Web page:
It’s possible to see many highlights of the Lake Myvatn area in one day.
On our two week road trip, we spent a day and a half in the Myvatn region of northern Iceland. After stopping in the bohemian village of Seydisfjordur, Justin and I drove to Skutustadir Farm Guesthouse, our home for two evenings. We prepared a meal and mostly relaxed once we reached Lake Myvatn. That left us with one full day for exploration and adventures during our time there. You can easily see these attractions all in one day, provided that you have a vehicle to get around. We suggest renting a car in Iceland and making your holiday into one giant road trip.
Here are the top 6 things to do in Myvatn Iceland. If you’re travelling beyond Myvatn or the north, check out this list of things to do in Iceland.
NAMAFJALL HVERIR GEOTHERMAL AREA
With its intriguing and otherworldly landscape, a trip to Namafjall Hverir is something you must do in Myvatn. It’s a quick stop off the Ring Road just outside of Reykjahlíð. You can’t miss it – you’ll see a landscape that looks similar to Mars. Upon closer inspection, you’ll notice vents letting off steam and bubbling gray mudpots on a green, orange, and gray speckled ground.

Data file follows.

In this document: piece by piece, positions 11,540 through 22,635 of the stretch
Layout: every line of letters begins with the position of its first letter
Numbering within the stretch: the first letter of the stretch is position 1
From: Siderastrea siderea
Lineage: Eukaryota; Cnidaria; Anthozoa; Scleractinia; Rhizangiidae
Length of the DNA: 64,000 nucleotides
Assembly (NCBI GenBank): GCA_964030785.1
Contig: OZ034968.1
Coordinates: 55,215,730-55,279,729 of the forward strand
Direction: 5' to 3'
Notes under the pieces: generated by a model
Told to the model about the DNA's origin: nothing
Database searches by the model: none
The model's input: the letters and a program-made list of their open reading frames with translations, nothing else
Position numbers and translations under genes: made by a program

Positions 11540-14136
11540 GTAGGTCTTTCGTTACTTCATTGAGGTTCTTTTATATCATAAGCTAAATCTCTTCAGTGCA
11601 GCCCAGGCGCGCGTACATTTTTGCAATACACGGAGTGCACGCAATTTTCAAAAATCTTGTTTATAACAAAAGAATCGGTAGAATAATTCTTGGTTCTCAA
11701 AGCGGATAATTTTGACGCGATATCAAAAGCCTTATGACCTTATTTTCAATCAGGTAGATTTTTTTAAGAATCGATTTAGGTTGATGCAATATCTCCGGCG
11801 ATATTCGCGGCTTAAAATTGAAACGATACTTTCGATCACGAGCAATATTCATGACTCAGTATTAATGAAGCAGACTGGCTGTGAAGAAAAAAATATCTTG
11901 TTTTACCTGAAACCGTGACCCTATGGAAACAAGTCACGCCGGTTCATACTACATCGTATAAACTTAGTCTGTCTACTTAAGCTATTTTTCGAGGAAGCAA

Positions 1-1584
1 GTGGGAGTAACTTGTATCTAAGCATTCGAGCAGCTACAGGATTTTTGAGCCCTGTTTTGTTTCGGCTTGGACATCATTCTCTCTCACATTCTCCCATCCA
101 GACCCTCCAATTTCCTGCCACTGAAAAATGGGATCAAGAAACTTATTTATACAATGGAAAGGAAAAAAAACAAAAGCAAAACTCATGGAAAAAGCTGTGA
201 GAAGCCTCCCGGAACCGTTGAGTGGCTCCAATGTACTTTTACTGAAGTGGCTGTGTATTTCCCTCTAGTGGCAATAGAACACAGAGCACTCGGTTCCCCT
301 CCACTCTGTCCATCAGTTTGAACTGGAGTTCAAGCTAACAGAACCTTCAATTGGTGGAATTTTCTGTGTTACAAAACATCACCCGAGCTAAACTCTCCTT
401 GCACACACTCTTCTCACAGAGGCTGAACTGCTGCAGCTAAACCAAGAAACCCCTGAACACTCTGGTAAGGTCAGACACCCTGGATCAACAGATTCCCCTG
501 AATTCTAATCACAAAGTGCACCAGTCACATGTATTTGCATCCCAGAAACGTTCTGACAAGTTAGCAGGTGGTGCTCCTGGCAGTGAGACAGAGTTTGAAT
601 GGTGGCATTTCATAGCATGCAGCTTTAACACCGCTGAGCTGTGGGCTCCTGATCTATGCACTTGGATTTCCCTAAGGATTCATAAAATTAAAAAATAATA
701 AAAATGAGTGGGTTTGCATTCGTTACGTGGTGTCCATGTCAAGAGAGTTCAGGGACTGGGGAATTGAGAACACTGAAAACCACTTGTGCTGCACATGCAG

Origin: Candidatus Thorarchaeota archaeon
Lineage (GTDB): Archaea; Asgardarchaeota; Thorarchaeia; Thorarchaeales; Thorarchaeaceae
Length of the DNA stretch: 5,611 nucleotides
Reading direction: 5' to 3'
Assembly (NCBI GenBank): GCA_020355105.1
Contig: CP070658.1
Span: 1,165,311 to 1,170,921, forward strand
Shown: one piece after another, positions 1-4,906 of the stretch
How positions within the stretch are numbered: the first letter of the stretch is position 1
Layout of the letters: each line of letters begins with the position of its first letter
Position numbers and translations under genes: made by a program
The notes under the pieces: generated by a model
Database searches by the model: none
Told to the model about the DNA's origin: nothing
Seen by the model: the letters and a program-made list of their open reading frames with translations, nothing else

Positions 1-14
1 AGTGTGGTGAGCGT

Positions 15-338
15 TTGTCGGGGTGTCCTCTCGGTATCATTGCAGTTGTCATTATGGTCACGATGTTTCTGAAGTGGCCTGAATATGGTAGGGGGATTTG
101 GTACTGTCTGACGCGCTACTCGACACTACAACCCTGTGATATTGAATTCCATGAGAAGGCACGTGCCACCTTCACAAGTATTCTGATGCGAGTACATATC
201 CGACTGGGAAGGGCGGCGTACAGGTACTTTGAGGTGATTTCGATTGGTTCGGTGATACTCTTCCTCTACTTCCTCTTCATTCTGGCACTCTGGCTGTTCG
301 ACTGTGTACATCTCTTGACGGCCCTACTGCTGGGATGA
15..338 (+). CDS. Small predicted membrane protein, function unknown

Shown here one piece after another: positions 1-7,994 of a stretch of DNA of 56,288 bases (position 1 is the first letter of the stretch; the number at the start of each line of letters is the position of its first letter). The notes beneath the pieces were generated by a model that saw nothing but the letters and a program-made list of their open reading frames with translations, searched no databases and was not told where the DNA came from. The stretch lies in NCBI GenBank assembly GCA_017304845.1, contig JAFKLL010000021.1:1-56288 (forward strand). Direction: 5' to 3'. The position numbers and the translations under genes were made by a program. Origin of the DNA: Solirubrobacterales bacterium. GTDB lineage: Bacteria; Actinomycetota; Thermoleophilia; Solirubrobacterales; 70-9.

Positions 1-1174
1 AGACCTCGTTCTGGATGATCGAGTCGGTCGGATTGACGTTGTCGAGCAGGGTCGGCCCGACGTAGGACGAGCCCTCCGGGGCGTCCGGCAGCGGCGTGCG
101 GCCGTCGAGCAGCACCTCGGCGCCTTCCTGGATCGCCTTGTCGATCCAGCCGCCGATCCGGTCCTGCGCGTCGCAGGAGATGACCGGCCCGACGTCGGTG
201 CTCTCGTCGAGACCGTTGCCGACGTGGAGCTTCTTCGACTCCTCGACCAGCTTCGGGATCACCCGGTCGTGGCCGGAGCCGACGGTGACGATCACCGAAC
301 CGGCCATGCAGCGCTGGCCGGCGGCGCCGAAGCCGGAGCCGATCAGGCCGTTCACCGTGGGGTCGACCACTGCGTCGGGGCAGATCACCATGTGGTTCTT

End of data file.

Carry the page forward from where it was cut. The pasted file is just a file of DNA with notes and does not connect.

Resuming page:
Allow yourself about an hour to wander around the site, marveling at the fumaroles and snapping lots of pictures. We visited this area in the early evening once the tour buses had left. In early June, the sun barely goes down and it doesn’t ever get completely dark. Namafjall Hverir has no entry fee and you can visit this natural phenomenon any time of day.
For more details, please check out my full article about Namafjall Hverir.
Traveling from the east towards Lake Myvatn, you’ll see the parking lot right off the Ring Road before you enter the small town of Reykjahlíð.
DIMMUBORGIR LAVA FIELD
At Dimmuborgir, you’ll see some fascinating rock formations created from solidified lava. Over 2000 years ago, a lava tube collapsed and the lava flowed over a small lake. The water of the lake began to boil and the steam rose to form lava pillars. Although the top crust collapsed, hollowed tubes, chimneys, and pillars of solidified lava still remain.
The only other formation like this one in the world is under the sea off the coast of Mexico. There’s really nothing like Dimmuborgir on the planet.
Dimmu means dark and borgir means cities, forts, or castles.